Berry Creek housing rejected | VailDaily.com
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Berry Creek housing rejected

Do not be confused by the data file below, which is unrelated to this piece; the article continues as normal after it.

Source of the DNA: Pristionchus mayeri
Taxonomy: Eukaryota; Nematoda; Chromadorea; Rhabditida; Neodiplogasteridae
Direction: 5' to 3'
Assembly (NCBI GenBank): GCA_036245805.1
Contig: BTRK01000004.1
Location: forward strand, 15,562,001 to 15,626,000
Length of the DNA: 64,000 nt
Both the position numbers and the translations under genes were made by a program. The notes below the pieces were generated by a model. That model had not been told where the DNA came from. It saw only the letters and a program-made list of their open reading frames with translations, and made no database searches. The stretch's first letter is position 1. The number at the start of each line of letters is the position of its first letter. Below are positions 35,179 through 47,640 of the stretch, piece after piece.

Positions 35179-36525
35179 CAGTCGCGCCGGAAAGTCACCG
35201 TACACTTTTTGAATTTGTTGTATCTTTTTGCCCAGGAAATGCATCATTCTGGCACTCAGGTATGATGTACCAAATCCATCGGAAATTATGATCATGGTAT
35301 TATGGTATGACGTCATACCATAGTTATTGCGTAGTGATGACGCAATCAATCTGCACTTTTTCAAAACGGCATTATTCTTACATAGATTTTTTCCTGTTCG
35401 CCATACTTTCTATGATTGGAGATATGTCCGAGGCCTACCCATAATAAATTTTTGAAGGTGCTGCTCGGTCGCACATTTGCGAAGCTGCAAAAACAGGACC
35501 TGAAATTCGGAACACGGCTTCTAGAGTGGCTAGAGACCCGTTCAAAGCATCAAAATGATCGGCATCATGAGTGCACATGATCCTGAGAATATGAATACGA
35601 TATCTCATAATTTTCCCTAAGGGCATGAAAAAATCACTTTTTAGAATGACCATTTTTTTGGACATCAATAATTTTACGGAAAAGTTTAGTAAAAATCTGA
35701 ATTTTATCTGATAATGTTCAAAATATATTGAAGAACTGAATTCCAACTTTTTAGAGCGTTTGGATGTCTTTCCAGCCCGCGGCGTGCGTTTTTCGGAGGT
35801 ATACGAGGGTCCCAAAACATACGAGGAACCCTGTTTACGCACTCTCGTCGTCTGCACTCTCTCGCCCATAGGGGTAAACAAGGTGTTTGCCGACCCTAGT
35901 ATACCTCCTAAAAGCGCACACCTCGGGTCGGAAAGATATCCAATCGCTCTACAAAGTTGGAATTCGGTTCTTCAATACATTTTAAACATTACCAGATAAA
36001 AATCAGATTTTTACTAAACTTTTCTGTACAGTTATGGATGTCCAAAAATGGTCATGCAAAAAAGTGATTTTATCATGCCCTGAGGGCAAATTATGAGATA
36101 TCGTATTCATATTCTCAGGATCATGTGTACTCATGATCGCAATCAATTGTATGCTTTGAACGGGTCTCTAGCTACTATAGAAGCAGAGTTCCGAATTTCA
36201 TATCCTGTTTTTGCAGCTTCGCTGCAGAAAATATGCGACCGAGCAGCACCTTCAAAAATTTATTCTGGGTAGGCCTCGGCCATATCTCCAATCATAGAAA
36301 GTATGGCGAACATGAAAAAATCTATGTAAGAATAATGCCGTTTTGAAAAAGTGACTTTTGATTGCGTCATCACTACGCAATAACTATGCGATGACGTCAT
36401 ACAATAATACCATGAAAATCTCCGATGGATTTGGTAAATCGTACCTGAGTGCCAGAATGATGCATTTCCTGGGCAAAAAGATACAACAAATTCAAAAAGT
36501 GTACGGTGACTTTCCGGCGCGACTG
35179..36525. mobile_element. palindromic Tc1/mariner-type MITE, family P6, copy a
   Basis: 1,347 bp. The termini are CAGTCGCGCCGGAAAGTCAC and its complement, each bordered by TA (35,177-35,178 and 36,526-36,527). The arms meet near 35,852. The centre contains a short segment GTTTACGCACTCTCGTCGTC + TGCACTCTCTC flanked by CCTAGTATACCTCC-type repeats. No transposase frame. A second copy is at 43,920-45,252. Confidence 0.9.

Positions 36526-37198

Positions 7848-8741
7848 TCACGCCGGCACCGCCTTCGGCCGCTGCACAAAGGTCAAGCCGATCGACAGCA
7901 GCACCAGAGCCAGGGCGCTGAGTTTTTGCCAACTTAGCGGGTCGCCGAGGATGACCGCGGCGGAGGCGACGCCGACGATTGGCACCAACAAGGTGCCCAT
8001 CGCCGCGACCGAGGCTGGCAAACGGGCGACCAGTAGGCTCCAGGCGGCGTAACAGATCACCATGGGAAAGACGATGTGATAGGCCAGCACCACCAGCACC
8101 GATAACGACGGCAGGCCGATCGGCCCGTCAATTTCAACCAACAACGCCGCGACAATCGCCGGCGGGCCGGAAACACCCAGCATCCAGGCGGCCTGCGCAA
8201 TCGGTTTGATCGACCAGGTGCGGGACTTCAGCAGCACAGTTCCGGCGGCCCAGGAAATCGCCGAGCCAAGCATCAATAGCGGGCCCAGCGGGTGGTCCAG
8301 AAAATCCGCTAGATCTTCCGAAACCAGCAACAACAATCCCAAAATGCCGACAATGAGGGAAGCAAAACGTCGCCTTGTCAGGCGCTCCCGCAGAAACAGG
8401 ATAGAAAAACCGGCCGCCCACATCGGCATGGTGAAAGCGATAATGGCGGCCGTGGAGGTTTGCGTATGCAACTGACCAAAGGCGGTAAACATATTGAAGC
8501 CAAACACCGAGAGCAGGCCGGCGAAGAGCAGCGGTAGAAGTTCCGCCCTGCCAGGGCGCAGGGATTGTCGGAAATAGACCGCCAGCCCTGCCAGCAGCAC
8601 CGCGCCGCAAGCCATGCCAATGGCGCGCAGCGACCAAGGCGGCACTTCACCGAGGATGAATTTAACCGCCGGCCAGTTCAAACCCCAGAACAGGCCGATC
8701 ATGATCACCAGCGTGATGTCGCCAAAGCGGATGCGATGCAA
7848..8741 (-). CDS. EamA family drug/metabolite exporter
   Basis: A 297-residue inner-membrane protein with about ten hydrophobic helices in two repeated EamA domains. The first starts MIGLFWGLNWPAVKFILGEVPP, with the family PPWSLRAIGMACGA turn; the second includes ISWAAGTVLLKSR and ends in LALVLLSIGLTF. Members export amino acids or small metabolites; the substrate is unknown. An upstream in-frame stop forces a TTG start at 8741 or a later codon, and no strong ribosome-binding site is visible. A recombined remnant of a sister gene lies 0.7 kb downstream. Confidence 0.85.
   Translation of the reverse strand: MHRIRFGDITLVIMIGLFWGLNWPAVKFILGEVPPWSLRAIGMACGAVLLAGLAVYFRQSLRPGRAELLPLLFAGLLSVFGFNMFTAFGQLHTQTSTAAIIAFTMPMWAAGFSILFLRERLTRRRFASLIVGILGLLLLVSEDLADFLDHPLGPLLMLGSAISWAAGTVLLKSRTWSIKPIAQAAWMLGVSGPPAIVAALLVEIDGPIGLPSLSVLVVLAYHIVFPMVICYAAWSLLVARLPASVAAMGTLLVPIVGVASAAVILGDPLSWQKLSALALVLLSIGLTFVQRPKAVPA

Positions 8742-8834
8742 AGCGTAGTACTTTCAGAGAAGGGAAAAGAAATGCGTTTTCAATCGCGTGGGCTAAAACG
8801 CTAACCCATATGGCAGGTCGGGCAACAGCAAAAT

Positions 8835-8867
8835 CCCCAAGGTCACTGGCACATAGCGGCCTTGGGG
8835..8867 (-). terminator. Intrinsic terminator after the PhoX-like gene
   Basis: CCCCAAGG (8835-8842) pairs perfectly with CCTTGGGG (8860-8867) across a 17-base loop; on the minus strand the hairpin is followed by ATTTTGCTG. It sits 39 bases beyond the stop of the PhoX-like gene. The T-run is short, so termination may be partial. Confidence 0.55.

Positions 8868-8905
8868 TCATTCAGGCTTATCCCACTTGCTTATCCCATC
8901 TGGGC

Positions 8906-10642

Eagle County planning commission members say they like the Berry Creek 5th’s affordable housing plan<but they haven’t gotten the specific answers they’ve been looking for have recommended the plan be denied.”They had a number of questions that should have been answered,” said Eagle County Administrator Jack Ingstad. “The developer should have asked for a tabling.”The county is not required to go through any approval or review process for a project. But county officials decided the best way to handle the Berry Creek 5th project was to put every part of it through the same public process required of private developers. Most entities, like school districts, just decide on a location for a project and start construction.”The county doesn’t have to put itself through this, but the review process has created a better product,” said former planning commission chairman Arlene Quenon, whose final meeting dealt with this issue. “The Berry Creek 5th is going to be the heart of the Edwards community, a very visible entryway. We all agreed that this developer has done an excellent job on the project and the product design.”A New Mexico company, Auerbach Southwest, won the bid to construct the project. Vince Hooper did the presentation for the planning commission, and his failure to convince the planning commission left the company with some ground to cover before the proposal comes to the county commissioners on April 30. Auerbach Southwest’s president, Andrew Gerber, has been calling planning commission members to answer their concerns.”The planning commission members were asking questions about things like price information, which they have a right to know before they make a recommendation,” said Ingstad.While planning commission members liked the project, the devil was in the details<such as snow removal, traffic circulation, lighting in public places, home maintenance for multi-family units, and maintenance of common areas. “They’re the kinds of things you get into when you deal with higher-density projects,” said Quenon.A community center and daycare center weren’t specified in the plan.”We had been burned on that before,” recalled Quenon. “River Pines came in with an amended plan and built 12 or so more units, instead of the community center and daycare center the planning commission approved.”Auerbach Southwest wanted to start turning dirt next month, a dream Quenon said is pretty far-fetched. The infrastructure, water and sewer lines, as well as Miller Ranch Road, still must be built before housing construction can begin.The county’s engineering department also had a list of 32 deficiencies in the plan that needed to be addressed before it could be approved.Planning commission member John King lauded the plan and the idea of the county providing affordable housing for local workers. But, he said, whether or not the county has to go through this process, it’s not fair for a county project to not meet the same criteria a private developer would have to meet.The planning commission’s recommendation to deny is its second on the Berry Creek 5th project. In January, the commission voted to recommend denial of the entire Berry Creek project, too, saying it lacked the detail they needed to send it to the commissioners with a positive recommendation.The planning commission hears considers all land-use and development proposals introduced to the county. The seven-member panel helps applicants hammer out details before sending a plan to the three-member Board of County Commissioners with recommendations to either approve or deny it.The county commissioners, however, have the final say on land-use matters.The Berry Creek affordable housing project:? A partnership deal between Eagle County and Vail.? Would put about 285 housing units on the 31.5-acre site.? As it’s currently configured, the Berry Creek neighborhood would be a new urban design similar to the Eagle Ranch project in Eagle, combining single-family homes, row houses, lofts and duplexes along urban-style streets with alleys and detached garages.? Some of the homes would be rentals, while others will be for-sale units.? 222.7 total acres.? 35.8 acres of active recreation, such as ball fields, play areas, a possible ice arena and/or a recreation center.? 50.2 acres of open space.? 77.9 acres of school facilities. In addition to the existing Berry Creek Middle School and Eagle County Charter Academy, it will include at least one more middle school and one more elementary school.? Right now, a 41-acre high school site is occupied by the Berry Creek Equestrian Center. The unwritten gentlemen’s agreement allows them to stay until the school district builds a high school there.


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